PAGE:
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Friday, 23 February, 2001, 15:48 GMT
Robotic dinosaur draws monster crowds
Robotic T. rex at the Natural History Museum, London PA
The robotic T. rex has attracted an unprecedented number of visitors
School children in London, UK, are getting one step closer to the dinosaur era by flocking to see a lifelike robot of a Tyrannosaurus rex.

Visitors PA
Visitors have to queue for up to four hours PA
More than 13,000 people a day are visiting the Natural History Museum to see the four-metre- (13ft-) tall model, which looks, moves and even smells like a T. rex.

Youngsters, many of whom are on school half-term holidays, are queuing with parents for up to four hours to see the exhibit.

The animated dinosaur was unveiled a week ago but will be on show for the next two years.

Face-to-face

Japanese technicians have been working with the museum for the last 10 years to bring visitors face-to-face with the giant predator, which roamed the Earth more than 65 million years ago.


Even with our experience of dinosaurs, this is unprecedented

Dr Neil Chalmers, museum director
When approached, the three-quarter size model gives out a roar. It is surrounded by a pre-historic boggy smell.

Museum director, Dr Neil Chalmers, said they had not expected so much interest. "Even with our experience of the popularity of dinosaurs, this is unprecedented," he said.

"We are delighted that so many visitors have come to see the T. rex but we do recognise that for the fist two weeks of opening it is going to be very busy and queues may be long."

Realistic odour

But some visitors said that it was worth the wait. Lesley Rutter, 42, travelled from Bedford with her three children and two nieces to see the dinosaur.

School children PA
The lifelike T. rex stands four metres tall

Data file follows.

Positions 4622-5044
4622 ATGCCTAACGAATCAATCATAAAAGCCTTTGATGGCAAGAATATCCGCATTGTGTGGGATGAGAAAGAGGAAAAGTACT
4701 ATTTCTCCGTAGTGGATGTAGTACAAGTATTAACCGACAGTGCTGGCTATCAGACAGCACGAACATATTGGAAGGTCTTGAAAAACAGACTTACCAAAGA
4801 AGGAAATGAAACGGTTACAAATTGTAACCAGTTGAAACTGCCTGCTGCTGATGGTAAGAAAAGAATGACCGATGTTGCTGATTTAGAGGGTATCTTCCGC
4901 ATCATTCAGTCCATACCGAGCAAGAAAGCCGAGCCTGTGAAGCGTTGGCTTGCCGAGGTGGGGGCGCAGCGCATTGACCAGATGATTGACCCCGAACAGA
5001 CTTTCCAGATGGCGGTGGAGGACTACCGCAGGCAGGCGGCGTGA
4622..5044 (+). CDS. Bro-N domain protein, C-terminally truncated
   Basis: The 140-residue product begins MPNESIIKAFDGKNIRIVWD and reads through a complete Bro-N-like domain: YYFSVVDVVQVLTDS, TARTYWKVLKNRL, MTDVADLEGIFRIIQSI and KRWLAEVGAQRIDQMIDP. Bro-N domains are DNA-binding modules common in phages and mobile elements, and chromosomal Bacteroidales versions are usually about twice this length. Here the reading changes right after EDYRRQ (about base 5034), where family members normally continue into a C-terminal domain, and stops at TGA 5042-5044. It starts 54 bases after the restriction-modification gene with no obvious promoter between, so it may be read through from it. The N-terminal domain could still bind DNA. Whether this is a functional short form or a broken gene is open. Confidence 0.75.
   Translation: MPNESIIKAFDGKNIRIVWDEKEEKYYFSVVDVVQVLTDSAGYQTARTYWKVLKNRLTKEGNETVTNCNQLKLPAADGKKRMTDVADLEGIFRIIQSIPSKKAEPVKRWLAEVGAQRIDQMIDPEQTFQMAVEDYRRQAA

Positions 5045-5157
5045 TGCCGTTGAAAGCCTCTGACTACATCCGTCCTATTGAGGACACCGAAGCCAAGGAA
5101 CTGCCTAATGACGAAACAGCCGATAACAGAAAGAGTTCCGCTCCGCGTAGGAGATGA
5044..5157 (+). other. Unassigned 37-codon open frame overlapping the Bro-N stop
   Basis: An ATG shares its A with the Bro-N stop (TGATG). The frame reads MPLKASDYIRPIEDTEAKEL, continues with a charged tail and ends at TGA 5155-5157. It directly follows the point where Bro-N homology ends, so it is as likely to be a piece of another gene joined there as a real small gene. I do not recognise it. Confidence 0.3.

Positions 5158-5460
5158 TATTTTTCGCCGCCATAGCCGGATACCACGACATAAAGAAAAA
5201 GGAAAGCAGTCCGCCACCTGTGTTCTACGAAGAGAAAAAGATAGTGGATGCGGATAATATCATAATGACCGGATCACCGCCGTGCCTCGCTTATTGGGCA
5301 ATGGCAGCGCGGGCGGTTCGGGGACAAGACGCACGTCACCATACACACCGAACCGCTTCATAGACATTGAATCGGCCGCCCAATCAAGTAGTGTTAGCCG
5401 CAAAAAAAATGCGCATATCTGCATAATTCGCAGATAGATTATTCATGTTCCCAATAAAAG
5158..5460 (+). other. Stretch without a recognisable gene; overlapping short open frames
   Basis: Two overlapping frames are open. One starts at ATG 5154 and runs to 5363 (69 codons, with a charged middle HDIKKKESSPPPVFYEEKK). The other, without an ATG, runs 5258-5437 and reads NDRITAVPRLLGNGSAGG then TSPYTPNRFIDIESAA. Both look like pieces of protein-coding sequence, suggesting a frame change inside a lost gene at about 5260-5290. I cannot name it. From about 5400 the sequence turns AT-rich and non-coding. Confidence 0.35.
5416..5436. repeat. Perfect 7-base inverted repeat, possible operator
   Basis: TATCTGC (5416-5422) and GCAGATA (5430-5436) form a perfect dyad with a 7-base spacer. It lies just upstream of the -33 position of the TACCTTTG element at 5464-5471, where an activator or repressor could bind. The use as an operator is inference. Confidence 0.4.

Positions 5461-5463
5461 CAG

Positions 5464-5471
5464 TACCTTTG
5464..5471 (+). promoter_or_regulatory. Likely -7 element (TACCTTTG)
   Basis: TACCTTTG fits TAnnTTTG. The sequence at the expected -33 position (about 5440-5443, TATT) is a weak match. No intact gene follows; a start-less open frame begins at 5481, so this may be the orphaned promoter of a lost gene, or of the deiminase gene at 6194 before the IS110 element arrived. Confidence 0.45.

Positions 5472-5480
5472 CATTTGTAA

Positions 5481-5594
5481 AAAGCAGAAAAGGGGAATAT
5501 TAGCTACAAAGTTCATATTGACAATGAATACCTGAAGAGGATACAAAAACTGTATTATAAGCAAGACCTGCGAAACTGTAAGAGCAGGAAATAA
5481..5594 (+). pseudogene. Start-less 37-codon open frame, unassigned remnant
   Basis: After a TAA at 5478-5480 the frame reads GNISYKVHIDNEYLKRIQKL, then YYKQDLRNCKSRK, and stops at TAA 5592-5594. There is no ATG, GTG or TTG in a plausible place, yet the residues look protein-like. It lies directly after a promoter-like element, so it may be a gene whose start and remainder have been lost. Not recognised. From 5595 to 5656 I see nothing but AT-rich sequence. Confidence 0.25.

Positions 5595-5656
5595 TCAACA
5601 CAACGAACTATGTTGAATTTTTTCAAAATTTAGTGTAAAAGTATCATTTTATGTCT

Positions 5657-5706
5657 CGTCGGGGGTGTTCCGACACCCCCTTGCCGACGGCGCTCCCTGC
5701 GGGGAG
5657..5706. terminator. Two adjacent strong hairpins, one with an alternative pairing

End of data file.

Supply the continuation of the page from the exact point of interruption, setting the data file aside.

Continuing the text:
"They had told us that it would take two hours to get into the museum and a further hour to see the T. rex," she said. "But I have children with me aged six to 15 and I think it is worth it as there is something inside for all ages."

"Dragon's Breath" and "Swamp" are two of the oils which help provide the realistic odour.

"Whenever T. rex opened its huge mouth, a strong aroma of rotting flesh would certainly have filled the air," said Dr Angela Milner, the museum's dinosaur expert.

The smell can be bought in bottled form by those visitors that want to recreate the Jurassic Park atmosphere in their homes.

The robot is an evolution of the machine that first terrified and wowed museum visitors two years ago. A central computer and complex electronics drive hundreds of air pistons under the rubber creature's skin.

The museum and Kokoro, the Japanese animatronics company who developed the technology, hope to sell similar beasts to science and dinosaur galleries around the world. This particular T. rex model can be bought for 220,000.

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See also:

06 Feb 01 | Sci/Tech
Roaring T Rex robot unveiled
19 May 00 | UK
The allure of the dinosaur
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